In other words, how well you walk doesn’t impinge on how you see yourself. But, hurting your partner’s feelings does.
“If the transgression doesn’t reflect on your character or your morality, it doesn’t threaten your self-image to acknowledge it with an apology,” Schumann says. But if you did something that threatens your self-image as a loyal, good person and partner, that apology is going to be difficult. I mean, who wants to call attention to their failings?!
Schumann explains, “Apologies bring us face-to-face with the fact that we have something to apologize for, triggering a sense of guilt and its close partner, shame.”
For all these reasons, it can feel so much easier, safer and more comfortable to avoid the apology and just move forward. But you’ve got to remember that old saying, “If you sweep shit under the rug, the whole room is going to stink.”
Apologies are important for moving your relationship forward and creating intimacy and trust.
What’s Not an Apology:
Before we jump completely into the steps for an effective apology, I want to be clear on what isn’t an apology:
- “If I hurt you, I’m sorry.” There’s no ownership here, no clear message that you understand what you did to hurt the other person.
- “I’m sorry you feel that way.” This is basically a f-you and is not an apology.
- Using the word “but” during an apology. “I’m so sorry I called you that name during our fight, but…” That word “but” negates all you said before it. You’re making an excuse and blaming, not apologizing.
So, even if you think the other person’s feelings are unjustified, even if you didn’t mean it, or even if you have a perfectly good excuse for doing or saying what you did, an apology still needs to happen.
Apologizing isn’t about who’s right or wrong in any given situation. It’s not about winning or losing. It’s about acknowledging the other person’s feelings and taking accountability for your part in it.
General Rules for an Apology:
There are also a few general things to keep in mind when you’re thinking about making an apology:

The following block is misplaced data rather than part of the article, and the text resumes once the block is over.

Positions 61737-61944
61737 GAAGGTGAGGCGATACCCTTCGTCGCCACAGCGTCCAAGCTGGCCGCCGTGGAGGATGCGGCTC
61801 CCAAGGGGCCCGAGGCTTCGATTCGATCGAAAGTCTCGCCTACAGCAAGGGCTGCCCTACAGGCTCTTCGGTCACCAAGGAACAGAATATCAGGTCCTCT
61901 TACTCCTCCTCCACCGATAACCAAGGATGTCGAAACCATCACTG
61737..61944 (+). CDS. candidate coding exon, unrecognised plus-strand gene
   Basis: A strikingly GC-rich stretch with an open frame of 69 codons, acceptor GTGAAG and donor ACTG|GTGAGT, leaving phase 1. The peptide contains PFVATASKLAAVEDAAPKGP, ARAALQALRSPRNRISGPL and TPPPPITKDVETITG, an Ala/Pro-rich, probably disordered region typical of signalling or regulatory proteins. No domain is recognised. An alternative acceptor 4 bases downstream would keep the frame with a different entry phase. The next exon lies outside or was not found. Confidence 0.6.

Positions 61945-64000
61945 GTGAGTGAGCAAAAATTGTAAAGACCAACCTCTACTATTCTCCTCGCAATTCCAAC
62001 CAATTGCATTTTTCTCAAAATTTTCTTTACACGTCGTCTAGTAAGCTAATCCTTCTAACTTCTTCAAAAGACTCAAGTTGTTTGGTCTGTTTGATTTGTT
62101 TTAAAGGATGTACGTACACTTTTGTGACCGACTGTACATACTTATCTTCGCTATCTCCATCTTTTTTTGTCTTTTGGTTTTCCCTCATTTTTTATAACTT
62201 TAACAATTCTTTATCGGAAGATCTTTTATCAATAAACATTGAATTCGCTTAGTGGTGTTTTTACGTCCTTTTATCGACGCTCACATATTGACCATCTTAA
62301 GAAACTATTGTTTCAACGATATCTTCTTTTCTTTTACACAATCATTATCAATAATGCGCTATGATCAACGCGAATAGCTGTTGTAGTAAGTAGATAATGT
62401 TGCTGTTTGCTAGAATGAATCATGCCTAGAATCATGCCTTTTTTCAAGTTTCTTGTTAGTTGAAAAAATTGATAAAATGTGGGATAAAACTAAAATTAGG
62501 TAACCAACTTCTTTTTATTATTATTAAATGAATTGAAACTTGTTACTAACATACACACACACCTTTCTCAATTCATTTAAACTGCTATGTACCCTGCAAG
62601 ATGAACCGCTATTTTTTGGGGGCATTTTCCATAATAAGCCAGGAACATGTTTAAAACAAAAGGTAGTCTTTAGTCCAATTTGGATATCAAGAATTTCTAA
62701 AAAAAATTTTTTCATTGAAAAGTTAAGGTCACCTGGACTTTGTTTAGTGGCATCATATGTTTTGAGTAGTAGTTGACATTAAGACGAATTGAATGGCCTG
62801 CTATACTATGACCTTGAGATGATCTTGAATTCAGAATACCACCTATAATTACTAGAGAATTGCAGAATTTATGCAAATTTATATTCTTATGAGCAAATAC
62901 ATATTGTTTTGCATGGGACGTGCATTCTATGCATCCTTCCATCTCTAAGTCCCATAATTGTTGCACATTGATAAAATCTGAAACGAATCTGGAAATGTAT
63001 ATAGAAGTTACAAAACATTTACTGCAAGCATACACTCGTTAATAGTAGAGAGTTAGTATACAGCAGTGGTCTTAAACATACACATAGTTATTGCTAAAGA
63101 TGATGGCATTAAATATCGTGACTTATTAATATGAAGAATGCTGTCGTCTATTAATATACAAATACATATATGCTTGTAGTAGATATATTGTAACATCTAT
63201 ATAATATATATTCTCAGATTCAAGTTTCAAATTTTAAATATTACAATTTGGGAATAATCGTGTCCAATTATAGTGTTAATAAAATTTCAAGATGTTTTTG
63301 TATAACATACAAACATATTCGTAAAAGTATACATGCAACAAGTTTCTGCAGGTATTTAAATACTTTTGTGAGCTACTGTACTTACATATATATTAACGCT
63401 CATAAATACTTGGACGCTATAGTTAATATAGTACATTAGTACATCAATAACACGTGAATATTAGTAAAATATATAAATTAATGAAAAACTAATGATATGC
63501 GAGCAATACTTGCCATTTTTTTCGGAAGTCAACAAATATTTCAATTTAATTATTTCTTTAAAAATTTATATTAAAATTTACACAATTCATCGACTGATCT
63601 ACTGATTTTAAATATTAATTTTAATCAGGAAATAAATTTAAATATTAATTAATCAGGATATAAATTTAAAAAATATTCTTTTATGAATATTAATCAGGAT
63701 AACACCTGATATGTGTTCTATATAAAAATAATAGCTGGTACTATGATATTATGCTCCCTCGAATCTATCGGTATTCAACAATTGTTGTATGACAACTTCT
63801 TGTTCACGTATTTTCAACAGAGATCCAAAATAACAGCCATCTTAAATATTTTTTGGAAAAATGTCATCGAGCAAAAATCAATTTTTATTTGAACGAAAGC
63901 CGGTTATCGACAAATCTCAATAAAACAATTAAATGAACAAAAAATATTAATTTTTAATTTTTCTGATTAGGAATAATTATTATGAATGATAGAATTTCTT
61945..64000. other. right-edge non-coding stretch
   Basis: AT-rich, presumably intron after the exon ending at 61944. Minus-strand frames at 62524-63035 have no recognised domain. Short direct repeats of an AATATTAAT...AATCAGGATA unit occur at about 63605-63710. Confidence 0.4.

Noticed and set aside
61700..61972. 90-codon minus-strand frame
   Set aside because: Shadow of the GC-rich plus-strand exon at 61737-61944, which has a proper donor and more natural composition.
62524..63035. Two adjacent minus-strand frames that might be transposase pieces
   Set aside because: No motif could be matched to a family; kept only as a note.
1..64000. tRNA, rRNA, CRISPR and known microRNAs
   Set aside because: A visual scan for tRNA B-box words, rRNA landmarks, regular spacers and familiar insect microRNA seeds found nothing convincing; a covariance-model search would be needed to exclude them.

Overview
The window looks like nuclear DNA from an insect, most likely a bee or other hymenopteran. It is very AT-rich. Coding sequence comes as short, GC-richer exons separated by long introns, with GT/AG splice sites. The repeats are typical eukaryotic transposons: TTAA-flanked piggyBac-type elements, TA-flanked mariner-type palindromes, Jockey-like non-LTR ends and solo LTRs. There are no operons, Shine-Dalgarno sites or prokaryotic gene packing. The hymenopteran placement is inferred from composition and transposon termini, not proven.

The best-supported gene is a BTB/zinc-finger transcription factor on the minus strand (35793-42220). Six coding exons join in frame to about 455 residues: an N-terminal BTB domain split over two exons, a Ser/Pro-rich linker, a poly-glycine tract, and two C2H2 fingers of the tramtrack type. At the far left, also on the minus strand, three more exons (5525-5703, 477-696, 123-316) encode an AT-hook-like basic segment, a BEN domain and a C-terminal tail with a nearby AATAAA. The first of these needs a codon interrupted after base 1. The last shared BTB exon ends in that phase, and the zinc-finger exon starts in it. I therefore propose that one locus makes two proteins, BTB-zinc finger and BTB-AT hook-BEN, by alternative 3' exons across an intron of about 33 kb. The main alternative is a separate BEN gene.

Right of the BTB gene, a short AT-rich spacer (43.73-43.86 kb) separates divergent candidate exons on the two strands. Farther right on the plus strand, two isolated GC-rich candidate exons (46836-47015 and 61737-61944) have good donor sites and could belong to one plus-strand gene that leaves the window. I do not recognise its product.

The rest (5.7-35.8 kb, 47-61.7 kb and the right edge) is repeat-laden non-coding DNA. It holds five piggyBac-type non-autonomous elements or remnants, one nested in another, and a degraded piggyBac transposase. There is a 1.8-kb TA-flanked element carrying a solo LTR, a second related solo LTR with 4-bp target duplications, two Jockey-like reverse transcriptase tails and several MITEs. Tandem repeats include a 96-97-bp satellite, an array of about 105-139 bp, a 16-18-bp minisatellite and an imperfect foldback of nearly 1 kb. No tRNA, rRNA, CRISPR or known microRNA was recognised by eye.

First, you want to get ahead of any negative momentum. So, you want to apologize as early as you can. The longer both you and the other person think about what went down, the longer you both have to get more and more negative and it becomes harder and harder to come back.
The other thing to keep in mind is that, for the other person to truly forgive you, they need to feel like you “get it.” They need to know that you understand how whatever you did impacted them. This means that your empathy game needs to be strong!
Empathy means that you’re able to step into the other person’s shoes for a moment so you can have a fuller understanding of their experience, their feelings and their point of view.
The 6 Steps to Apologizing for Real:
1. Set an intention before you start. Make sure your motives are true and gather a loving heart focus first. Make sure that you speak kindly and from a place of compassion and openness.
2. Acknowledge the offense. Say what happened and your part in it. You’ve got to completely and clearly acknowledge the offense. Do not even hint that the other person or some other outside force is to blame. Take full responsibility.
3. Express remorse (I’m sorry) but add your feelings. “I feel so sorry and embarrassed that my actions created so much havoc for you.” “I feel sad that I was caught up in my feelings and didn’t realize the impact it was having on you.” “I feel guilty…”
4. Show that you understand how it impacted them – whether you agree that it “should have” or not. Express empathy! Show that you’re trying to understand how they feel.
5. Give the why – but it should be focused on you (I only did it because you pissed me off isn’t going to cut it)! Show that you’ve had some introspection and can see where you went off course. This is not a time to make excuses – it’s a time to say what was going on inside your head. Do not be defensive, no matter what.
6. Say what you’re doing to stop this from happening again – what you’re doing to change the behavior. Can you make some kind of reparation? Or you can ask, “What’s one thing I could do/say right now to clean this up for good?”